Perc validating devices domain

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Its presentation can be relatively mild, sometimes even mimicking myalgia or a simple cough.This causes pulmonary embolism to be a diagnosis that is easily missed.1 2 As a result, physicians have a low threshold for suspicion and subsequent referral for further diagnostics.3 4 Referred patients will be exposed to the burden, costs, and even potential iatrogenic damage of diagnostic techniques such as spiral computed tomography or contrast nephropathy.5 However, only in a small subset (about 10-15%) of all suspected cases are emboli actually confirmed during diagnostic investigation.6Several non-invasive diagnostic prediction models have been developed for safe exclusion of pulmonary embolism and are usually followed by D-dimer testing.7 Physicians can use these models as a strategy to enhance the efficiency of the diagnostic process by precluding those patients with a low probability of pulmonary embolism from further diagnostic tests, without compromising on safety (that is, missing cases of pulmonary embolism).All retrieved papers were examined by two independent reviewers (JH, GJG) and a third independent reviewer (KGMM) in case of disagreement.Given the scope of our systematic review (see appendix box A), we assessed all diagnostic prediction models for pulmonary embolism, retrieved by our search, on their applicability in a primary care domain.Such diagnostic strategies can reduce the number of unnecessary computed tomography scans by 35%, with only 1-2% of missed cases in the group of patients with a low probability of pulmonary embolism.7In many countries, general practitioners are the first physicians to encounter patients with symptoms suggestive of pulmonary embolism.Risk stratification is valuable in deciding which patients to refer.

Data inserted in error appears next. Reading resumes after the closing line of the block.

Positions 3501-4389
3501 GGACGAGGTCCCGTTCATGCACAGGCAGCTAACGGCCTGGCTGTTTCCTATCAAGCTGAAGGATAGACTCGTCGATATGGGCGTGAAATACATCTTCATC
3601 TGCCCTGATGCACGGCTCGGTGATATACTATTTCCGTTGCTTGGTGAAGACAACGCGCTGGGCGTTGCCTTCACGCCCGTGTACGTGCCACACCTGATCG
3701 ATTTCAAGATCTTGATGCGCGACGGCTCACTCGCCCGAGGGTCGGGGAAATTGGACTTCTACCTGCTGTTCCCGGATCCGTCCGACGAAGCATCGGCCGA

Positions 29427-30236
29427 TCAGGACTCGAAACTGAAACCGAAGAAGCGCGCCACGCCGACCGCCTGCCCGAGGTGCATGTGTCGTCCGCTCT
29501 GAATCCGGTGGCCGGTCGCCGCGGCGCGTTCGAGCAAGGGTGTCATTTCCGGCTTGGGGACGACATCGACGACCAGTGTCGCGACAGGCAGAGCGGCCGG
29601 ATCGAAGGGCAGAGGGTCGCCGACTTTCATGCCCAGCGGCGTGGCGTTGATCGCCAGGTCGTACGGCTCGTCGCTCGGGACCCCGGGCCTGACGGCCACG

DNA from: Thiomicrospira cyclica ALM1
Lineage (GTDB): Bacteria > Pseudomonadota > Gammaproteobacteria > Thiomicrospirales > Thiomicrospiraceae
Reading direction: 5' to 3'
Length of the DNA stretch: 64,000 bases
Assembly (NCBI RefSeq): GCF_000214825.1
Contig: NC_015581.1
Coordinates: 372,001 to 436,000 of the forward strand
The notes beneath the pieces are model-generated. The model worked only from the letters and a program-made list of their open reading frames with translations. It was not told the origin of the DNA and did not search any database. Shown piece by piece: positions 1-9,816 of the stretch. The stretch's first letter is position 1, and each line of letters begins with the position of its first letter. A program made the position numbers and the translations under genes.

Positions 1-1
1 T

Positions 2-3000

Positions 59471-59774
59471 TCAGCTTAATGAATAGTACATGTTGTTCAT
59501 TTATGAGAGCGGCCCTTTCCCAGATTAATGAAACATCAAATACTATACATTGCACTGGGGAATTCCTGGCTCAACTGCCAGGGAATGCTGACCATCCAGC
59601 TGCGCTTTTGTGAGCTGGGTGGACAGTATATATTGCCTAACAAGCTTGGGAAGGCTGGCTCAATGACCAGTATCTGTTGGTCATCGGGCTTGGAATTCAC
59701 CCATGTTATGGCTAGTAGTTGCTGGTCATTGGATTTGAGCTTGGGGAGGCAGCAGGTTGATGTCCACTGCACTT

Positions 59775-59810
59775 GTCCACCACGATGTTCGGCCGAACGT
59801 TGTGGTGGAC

Only a control line will be visible if the test is negative.We firstly did a systematic review and critical appraisal of all available diagnostic models for pulmonary embolism, as recommended by guidelines on prediction models research.21 Next, the diagnostic models easily applicable in primary care were validated in the AMUSE-2 dataset—that is, a large independent prospectively constructed cohort of patients presenting to their general practitioner with complaints suggestive of pulmonary embolism.For our systematic review and critical appraisal of the existing diagnostic models for pulmonary embolism, we followed the recent methodological guidance by the Prognosis Methods Group of the Cochrane Collaboration.21 22 23 24Firstly, we framed the review question and design by using the CHARMS checklist for systematic reviews of prediction models (see appendix box A).21 We then repeated the systematic search previously performed for an aggregate meta-analysis by Lucassen et al and used the same study selection criteria.7 We searched for studies on development and validation of diagnostic prediction models published between January 2010 and October 2014.Therefore, models derived in hospital or acute care settings cannot simply be implemented in primary care.8 9 10 11 12 13 14 Reasons for this poorer performance include differences in the case mix and the prevalence of pulmonary embolism due to the unselected population, as well as differences in physicians’ experience of patients with suspected pulmonary embolism.9 10 15 16 Hence, when transferring diagnostic models or strategies across healthcare settings, evaluation of their performance in this other setting is necessary first.This form of external validation is referred to as domain or setting validation,8 10 17 or as quantification of the transportability of prediction models.13 18The recent AMUSE-2 study (Amsterdam, Maastricht, Utrecht Study on thrombo-Embolism)19 has been the first to prospectively quantify the transportability of the, perhaps best known, secondary care derived diagnostic prediction model for pulmonary embolism (that is, the Wells pulmonary embolism rule,20 combined with point of care D-dimer testing) in a primary care setting.

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